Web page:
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Two Successful Paranormal Authors Are Headed to Court Over IP Rights

The stories of Cassandra Clare and Sherrilyn Kenyon, two New York Times-bestselling authors of fantasy novels, may contain very imaginative mythology, but it’s the legal developments between them that are drawing a lot of attention these days.

March 15, 2016

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The stories of Cassandra Clare and Sherrilyn Kenyon, two New York Times-bestselling authors of fantasy novels, may contain very imaginative mythology, but it’s the legal developments between them that are drawing a lot of attention these days.

Kenyon filed a lawsuit in a district court in Tennessee on February 5th, claiming that Clare was infringing on the copyrights and trademarks associated with her Dark-Hunter book series, which was first published in 1998. According to court documents, the story is about immortal warriors “who fight to protect mankind from creatures and demons who prey on humans.” Kenyon owns trademarks to “Dark-Hunter,” “Dream-Hunter,” and “Were-Hunter,” among others. Clare is the author of The Mortal Instruments, a young adult-oriented series and spinoffs with supernatural hunters who are tasked with protecting humans as well. It was first published in 2007. Even though the lawsuit was only filed this year—interestingly enough, it seemed to coincide with the launch of a TV series based on Clare’s books—Kenyon’s concerns about Clare’s alleged copying go as far back as 2006, when her fans alerted her to the fact that Clare’s first book was going to be published, and it included her Dark-Hunter trademark. Kenyon demanded that “Darkhunter” be removed from Clare’s work and it actually was; it was replaced with the term “Shadowhunter.” Kenyon claims that Clare assured her that she would only use the term as a description for the warriors in the story, and would not expand it further in the universe of her books, or trademark it. However, Clare has since branded the series as the “Shadowhunter Series,” according to Kenyon, which Kenyon believes is causing confusion among consumers. Clare’s books have also been so successful that the series was turned into a movie in 2013, and was recently turned into a TV show on the Freeform network, formerly ABC Family, just this year, which premiered mere weeks before the lawsuit was filed.

The story on Clare’s end regarding her entanglement with Kenyon is quite different. Clare’s attorney told Slate that the authors never had any agreement and had never communicated before. Clare’s writing partner, Holly Black, explained that early drafts of Clare’s first book did use “Darkhunter,” but when Black received Kenyon’s book at a tradeshow in 2006 and saw “Dark-Hunter” on the cover, Clare and Black decided to change the term. Neither had heard of Kenyon before, Black says.

The copyright infringement claim is what stands out the most in Kenyon’s lawsuit. Under copyright law, a plaintiff has to prove infringement by showing: (1) ownership of a valid copyright and (2) copying of original elements. Copying is proved by: (a) access to the work and (b) substantial similarity. Access is usually easily shown if the work is published, so substantial similarity becomes the crux of a copyright case. Kenyon attached a (non-exhaustive) list of things from both novels to the complaint as evidence of substantial similarities, which includes:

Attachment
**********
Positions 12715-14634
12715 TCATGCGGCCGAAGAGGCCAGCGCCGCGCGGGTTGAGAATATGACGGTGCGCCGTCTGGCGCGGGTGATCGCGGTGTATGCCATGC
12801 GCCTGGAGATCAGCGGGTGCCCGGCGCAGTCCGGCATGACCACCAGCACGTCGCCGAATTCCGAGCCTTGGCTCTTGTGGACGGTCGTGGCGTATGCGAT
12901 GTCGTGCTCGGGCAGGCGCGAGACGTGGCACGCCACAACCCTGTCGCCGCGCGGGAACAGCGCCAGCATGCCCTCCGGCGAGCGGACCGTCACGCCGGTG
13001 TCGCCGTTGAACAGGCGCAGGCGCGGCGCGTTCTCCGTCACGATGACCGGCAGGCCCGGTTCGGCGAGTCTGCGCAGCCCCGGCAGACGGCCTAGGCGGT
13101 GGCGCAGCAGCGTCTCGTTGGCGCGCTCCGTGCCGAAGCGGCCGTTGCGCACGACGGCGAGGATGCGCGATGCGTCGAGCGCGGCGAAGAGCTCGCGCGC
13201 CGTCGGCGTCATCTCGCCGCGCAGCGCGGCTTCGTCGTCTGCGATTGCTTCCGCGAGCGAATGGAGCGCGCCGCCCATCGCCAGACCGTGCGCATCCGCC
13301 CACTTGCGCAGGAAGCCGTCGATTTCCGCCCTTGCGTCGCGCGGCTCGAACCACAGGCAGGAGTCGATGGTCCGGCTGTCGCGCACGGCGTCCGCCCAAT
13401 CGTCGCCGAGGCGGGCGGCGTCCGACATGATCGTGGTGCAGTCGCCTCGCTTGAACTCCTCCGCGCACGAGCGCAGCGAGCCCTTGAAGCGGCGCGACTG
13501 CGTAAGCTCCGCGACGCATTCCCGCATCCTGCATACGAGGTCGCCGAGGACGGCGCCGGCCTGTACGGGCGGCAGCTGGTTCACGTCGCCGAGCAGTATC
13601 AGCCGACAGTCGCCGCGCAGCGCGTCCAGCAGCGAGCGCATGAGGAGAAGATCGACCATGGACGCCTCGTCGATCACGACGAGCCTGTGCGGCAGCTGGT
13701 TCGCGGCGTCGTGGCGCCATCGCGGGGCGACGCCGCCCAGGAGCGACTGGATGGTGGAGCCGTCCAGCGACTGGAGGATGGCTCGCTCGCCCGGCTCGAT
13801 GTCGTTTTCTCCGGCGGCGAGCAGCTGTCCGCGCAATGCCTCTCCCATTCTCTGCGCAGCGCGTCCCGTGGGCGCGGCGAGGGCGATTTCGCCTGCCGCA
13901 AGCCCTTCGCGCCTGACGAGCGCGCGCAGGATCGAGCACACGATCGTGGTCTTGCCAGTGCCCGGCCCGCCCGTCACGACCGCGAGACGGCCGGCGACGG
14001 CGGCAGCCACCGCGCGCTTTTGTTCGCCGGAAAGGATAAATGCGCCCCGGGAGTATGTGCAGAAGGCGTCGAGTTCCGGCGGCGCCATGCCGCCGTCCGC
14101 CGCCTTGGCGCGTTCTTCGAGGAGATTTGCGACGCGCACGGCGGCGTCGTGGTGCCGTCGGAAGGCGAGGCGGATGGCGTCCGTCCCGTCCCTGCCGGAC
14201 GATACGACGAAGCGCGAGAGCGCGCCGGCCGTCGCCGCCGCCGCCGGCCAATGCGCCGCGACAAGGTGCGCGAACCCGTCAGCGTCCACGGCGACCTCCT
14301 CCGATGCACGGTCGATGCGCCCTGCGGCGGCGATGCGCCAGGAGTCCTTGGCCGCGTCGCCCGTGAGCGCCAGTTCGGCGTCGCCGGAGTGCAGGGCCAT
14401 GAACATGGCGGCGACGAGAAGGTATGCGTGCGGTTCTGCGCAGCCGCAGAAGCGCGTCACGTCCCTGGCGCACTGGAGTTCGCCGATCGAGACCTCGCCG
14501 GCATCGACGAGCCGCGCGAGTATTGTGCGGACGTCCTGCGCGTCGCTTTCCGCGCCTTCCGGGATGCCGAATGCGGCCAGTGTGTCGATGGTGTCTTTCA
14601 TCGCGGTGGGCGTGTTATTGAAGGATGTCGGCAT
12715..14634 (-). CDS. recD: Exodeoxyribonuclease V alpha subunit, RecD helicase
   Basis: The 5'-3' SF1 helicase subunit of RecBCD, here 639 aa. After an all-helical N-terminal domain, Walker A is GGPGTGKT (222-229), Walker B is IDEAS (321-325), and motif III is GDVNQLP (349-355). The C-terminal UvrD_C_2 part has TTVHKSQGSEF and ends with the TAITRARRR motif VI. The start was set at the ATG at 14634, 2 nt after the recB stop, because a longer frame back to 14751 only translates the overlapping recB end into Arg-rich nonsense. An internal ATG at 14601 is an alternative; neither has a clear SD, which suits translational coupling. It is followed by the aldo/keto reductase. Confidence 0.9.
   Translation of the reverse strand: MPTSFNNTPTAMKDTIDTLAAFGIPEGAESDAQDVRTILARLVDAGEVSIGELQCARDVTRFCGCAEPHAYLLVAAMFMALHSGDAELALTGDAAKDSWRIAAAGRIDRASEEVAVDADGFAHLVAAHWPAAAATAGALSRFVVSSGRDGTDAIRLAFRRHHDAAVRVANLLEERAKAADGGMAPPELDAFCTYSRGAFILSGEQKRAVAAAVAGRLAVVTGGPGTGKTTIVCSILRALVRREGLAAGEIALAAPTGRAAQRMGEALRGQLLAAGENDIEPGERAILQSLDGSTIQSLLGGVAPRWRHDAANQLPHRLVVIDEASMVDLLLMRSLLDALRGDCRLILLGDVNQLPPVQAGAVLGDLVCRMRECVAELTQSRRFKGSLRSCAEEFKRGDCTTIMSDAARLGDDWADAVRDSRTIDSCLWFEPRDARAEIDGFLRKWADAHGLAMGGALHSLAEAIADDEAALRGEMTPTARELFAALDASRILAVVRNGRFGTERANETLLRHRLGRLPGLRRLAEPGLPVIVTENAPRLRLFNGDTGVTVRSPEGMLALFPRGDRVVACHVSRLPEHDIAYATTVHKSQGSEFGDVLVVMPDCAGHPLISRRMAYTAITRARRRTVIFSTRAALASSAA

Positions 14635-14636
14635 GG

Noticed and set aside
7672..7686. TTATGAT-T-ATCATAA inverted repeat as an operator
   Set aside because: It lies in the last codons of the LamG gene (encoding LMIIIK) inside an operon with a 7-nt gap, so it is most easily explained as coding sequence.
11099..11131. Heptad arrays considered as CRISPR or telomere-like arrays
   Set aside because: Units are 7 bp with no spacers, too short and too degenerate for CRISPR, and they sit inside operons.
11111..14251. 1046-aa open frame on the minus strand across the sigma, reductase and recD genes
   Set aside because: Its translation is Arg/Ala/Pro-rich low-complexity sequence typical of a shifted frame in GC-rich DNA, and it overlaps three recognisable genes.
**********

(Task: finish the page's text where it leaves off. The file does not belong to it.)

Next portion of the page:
• “The protagonists learn their purpose and how to fight various demons and their own personal inadequacies, while dealing with intricate family and friend issues.”
  • “Both Series feature mortal or normal objects including without limitation a cup, a sword, and a mirror, each imbued with magical properties to help battle evil and protect mankind.”
  • “Both Series feature ‘regular humans’ who are oblivious to the supernatural world.”
  • “Different dimensions exist. Supernatural beings break through to the world of man. These worlds are not readily accessible to mortals.”

If any of this sounds familiar, it’s because Kenyon could be describing J.K. Rowling’s “Harry Potter” series, L.J. Smith’s “The Vampire Diaries” series, or any other fantasy novel out there. Also, don’t these seem a lot like ideas? If so, that is exactly where copyright does not venture. It can only protect the original expression of ideas—the way the author lays out the story using those elements—which helps to encourage more authors to create, even if they are working on something that is similar to what is already in existence. We don’t want creators to stop creating.

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There are many more commonplace examples on her list, so Kenyon may have an uphill battle on her hands just proving to begin with that these are not mere concepts, especially because some of the alleged similarities she points out show up in Clare’s books before they do in Kenyon’s, according to author Courtney Milan.

Stay tuned to our blog to find out how this suit plays out.